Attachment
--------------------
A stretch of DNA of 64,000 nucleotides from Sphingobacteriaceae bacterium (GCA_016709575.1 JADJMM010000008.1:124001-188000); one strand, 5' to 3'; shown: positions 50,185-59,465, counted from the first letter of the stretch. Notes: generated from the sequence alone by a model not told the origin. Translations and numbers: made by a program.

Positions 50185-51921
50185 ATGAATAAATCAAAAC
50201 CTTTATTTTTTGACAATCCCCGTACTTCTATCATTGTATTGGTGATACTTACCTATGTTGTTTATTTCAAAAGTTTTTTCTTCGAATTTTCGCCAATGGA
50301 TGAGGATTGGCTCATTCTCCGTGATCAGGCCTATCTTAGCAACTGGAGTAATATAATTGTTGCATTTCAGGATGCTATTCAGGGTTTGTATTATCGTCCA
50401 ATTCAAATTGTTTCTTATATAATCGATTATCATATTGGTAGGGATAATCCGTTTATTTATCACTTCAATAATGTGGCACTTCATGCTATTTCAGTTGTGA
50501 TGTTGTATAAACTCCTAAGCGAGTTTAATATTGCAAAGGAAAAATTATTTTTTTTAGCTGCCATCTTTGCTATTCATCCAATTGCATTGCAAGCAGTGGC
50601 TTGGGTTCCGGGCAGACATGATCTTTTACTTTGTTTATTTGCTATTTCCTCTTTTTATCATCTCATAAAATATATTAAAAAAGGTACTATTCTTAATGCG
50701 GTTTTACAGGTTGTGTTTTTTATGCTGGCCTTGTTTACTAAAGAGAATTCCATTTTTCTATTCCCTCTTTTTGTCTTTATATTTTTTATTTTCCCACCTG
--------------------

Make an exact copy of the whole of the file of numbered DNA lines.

A stretch of DNA of 64,000 nucleotides from Sphingobacteriaceae bacterium (GCA_016709575.1 JADJMM010000008.1:124001-188000); one strand, 5' to 3'; shown: positions 50,185-59,465, counted from the first letter of the stretch. Notes: generated from the sequence alone by a model not told the origin. Translations and numbers: made by a program.

Positions 50185-51921
50185 ATGAATAAATCAAAAC
50201 CTTTATTTTTTGACAATCCCCGTACTTCTATCATTGTATTGGTGATACTTACCTATGTTGTTTATTTCAAAAGTTTTTTCTTCGAATTTTCGCCAATGGA
50301 TGAGGATTGGCTCATTCTCCGTGATCAGGCCTATCTTAGCAACTGGAGTAATATAATTGTTGCATTTCAGGATGCTATTCAGGGTTTGTATTATCGTCCA
50401 ATTCAAATTGTTTCTTATATAATCGATTATCATATTGGTAGGGATAATCCGTTTATTTATCACTTCAATAATGTGGCACTTCATGCTATTTCAGTTGTGA
50501 TGTTGTATAAACTCCTAAGCGAGTTTAATATTGCAAAGGAAAAATTATTTTTTTTAGCTGCCATCTTTGCTATTCATCCAATTGCATTGCAAGCAGTGGC
50601 TTGGGTTCCGGGCAGACATGATCTTTTACTTTGTTTATTTGCTATTTCCTCTTTTTATCATCTCATAAAATATATTAAAAAAGGTACTATTCTTAATGCG
50701 GTTTTACAGGTTGTGTTTTTTATGCTGGCCTTGTTTACTAAAGAGAATTCCATTTTTCTATTCCCTCTTTTTGTCTTTATATTTTTTATTTTCCCACCTG